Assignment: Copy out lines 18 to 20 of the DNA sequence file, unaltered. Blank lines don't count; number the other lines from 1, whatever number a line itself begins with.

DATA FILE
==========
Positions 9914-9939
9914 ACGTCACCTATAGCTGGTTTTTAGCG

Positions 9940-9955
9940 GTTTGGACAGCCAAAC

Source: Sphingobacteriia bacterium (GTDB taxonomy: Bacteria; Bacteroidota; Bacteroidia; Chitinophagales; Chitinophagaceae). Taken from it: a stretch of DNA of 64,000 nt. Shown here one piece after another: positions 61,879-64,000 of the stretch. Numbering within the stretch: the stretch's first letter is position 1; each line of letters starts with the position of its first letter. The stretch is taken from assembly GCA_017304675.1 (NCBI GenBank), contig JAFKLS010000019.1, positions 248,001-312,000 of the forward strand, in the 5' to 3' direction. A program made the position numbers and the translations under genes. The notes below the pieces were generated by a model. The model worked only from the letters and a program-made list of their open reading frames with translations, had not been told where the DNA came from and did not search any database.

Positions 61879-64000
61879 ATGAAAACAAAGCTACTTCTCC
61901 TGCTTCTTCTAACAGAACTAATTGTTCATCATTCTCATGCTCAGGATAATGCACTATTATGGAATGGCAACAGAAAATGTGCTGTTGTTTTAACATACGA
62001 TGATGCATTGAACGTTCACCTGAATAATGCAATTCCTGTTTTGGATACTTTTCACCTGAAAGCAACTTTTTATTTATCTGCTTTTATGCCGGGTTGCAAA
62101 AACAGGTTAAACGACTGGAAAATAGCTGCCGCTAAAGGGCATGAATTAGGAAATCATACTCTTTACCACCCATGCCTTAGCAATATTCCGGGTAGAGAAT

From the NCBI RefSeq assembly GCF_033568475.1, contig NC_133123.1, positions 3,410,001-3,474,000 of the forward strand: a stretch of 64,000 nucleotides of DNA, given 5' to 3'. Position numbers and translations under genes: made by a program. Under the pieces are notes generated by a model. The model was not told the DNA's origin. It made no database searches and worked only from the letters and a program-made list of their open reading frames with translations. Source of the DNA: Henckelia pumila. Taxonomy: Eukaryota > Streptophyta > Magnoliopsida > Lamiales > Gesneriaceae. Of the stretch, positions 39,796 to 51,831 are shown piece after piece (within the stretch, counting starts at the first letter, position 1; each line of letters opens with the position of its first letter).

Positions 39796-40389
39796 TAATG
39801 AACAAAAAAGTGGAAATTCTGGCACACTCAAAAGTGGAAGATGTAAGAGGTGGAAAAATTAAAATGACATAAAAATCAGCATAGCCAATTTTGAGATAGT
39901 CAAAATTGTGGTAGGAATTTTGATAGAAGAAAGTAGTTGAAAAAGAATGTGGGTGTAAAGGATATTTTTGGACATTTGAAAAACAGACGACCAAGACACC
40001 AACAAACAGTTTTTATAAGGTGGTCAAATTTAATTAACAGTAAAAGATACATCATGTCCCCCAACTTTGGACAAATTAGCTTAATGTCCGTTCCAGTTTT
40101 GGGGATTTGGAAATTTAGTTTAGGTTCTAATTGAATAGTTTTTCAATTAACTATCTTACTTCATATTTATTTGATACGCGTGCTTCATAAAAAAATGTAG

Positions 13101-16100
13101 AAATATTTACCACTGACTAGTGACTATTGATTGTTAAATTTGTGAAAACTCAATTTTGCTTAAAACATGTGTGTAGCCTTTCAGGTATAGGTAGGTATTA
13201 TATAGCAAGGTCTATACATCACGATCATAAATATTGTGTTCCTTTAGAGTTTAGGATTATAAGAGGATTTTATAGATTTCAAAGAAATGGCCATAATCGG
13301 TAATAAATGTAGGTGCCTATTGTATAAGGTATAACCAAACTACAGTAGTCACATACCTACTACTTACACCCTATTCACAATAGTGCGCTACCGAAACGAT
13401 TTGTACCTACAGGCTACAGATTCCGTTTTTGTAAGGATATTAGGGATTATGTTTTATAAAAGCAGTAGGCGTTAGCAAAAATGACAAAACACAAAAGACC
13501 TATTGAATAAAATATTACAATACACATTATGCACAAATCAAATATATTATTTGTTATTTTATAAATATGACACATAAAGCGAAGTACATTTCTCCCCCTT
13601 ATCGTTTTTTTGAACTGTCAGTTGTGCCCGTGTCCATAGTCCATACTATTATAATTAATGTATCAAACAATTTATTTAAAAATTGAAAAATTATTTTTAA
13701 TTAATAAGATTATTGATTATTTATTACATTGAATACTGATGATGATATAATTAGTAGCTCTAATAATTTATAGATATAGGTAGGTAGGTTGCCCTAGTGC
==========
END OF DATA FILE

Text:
Positions 13101-16100
13101 AAATATTTACCACTGACTAGTGACTATTGATTGTTAAATTTGTGAAAACTCAATTTTGCTTAAAACATGTGTGTAGCCTTTCAGGTATAGGTAGGTATTA
13201 TATAGCAAGGTCTATACATCACGATCATAAATATTGTGTTCCTTTAGAGTTTAGGATTATAAGAGGATTTTATAGATTTCAAAGAAATGGCCATAATCGG